I almost got away with it. I had the makings of a lie that would have benefited me and hurt no one.
Here are the basics. First, I somehow managed to injure myself this past week and the price to have everything taken care of is sure to be astronomical. Second, I found a defect in a product that could have caused my injury (it did not — but it could have). And third, contacting the company and asking them to pay for my medical attention would not hurt anyone.
So the wheels in my head started turning and I was pretty sure I was just that clever. And, wanting to show just how clever I am, I told a close friend and several acquaintances about my plan.
It turns out that my plan may have the capability of hurting someone: myself.
Several days after disclosing my plan, my close friend questioned my integrity and began to doubt the truth of all of our previous conversations. Ouch. This revelation was especially painful because,
in all honesty, I have never lied to this person — but my little plan threw everything into question. Ouch. The simple truth is that a mistruth is a mistruth. The integrity one owns is only as strong as her/his moment of least integrity.
And as much as we would like to label certain things “sin,” a better label is “transgression”. The term “transgression” (while not used frequently) is not specifically religious while “sin” clearly has a
religious connotation. While both mean (in some way, shape, or form) a misstep or a missing of the ideal, “transgression” is not tied to a faith tradition.
I think, then, that it must be established that there are some pretty universal truths. It is wrong to lie — even if no one will get hurt — because someone can always get hurt (this does not necessarily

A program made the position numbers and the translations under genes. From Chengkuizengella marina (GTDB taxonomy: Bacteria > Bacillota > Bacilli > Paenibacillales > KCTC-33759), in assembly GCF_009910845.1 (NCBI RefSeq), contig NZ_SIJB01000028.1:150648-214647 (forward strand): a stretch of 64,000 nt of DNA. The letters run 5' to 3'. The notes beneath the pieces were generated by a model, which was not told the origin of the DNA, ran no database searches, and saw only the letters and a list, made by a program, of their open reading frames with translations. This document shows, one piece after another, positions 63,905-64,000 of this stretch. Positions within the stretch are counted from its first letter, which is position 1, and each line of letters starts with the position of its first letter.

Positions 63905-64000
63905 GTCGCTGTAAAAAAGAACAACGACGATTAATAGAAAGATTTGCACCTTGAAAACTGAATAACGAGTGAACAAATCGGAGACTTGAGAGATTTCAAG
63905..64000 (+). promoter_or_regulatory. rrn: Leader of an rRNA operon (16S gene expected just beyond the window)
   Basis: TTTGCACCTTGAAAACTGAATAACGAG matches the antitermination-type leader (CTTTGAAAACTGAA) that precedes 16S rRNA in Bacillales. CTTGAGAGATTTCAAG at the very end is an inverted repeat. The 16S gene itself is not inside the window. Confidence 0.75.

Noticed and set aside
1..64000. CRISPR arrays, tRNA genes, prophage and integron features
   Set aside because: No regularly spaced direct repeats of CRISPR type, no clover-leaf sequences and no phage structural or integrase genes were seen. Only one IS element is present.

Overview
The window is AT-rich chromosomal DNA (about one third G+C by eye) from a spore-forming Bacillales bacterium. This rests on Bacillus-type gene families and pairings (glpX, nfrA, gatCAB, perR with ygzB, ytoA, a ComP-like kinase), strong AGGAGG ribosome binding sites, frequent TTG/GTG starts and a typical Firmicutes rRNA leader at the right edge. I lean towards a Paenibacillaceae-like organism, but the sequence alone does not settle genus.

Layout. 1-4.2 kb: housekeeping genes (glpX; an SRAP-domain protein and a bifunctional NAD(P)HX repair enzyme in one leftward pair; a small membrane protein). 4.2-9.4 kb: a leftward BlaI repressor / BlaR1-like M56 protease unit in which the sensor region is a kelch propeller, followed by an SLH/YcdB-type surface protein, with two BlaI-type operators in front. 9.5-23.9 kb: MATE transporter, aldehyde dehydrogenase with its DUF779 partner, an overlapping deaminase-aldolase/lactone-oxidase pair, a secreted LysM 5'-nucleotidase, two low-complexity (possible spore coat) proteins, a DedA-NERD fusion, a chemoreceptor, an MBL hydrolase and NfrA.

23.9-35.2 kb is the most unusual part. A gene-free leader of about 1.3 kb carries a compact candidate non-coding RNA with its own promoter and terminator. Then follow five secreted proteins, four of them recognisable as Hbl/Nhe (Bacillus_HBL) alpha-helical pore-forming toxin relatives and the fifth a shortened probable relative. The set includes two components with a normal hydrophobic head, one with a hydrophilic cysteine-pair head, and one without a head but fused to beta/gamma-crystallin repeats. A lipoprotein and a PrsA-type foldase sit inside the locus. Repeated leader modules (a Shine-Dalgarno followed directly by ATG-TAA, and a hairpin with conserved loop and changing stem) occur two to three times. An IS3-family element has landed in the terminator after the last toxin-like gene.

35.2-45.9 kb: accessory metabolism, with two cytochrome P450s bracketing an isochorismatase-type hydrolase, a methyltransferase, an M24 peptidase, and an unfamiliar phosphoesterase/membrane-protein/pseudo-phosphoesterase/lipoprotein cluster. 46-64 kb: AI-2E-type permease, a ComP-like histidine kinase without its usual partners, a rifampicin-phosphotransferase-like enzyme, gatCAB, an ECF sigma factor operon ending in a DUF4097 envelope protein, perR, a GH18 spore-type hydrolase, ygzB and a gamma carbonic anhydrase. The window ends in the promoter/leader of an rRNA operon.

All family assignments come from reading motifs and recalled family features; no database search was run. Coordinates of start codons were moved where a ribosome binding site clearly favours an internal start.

apply when a woman asks if a certain pair of pants makes a certain bodily region look a hint large). I think that my favorite universal truth is that we all must have a personal moral compass. Clearly, we learn as we go and we usually can determine what is right or wrong on our own. But, as demonstrated by my elaborate plan, it sometimes takes the words of a friend or acquaintance to make us realize that we are not going the right way.
You may have noticed that much discussion has taken place over the past several weeks regarding the pro-atheism billboards around Spokane. A local news station posted a story about them on Facebook and asked for comments from the public about their feelings. The initial response was from a woman who simply stated, “I don’t know who I would lean on in times of trial or tribulation if I did not have God…” The following response simply stated, “We would lean on friends and family!” The simple truth is that we all have a moral compass — some of us find it in our religion or faith tradition while others of us have friends and family to keep us in check.
Clearly, there are attributes that trump religious traditions and apply to all of humanity, but it seems difficult to harness them outside of religious language. Integrity is universal. Truth is universal. There is no religious tradition that owns either of these attributes.
So, to the one who called me out on my potential lie, thank you and I apologize. And for all the rest, please remember that your words do damage someone (even if it is yourself). “Sins” can be forgiven but “transgressions” take time to heal.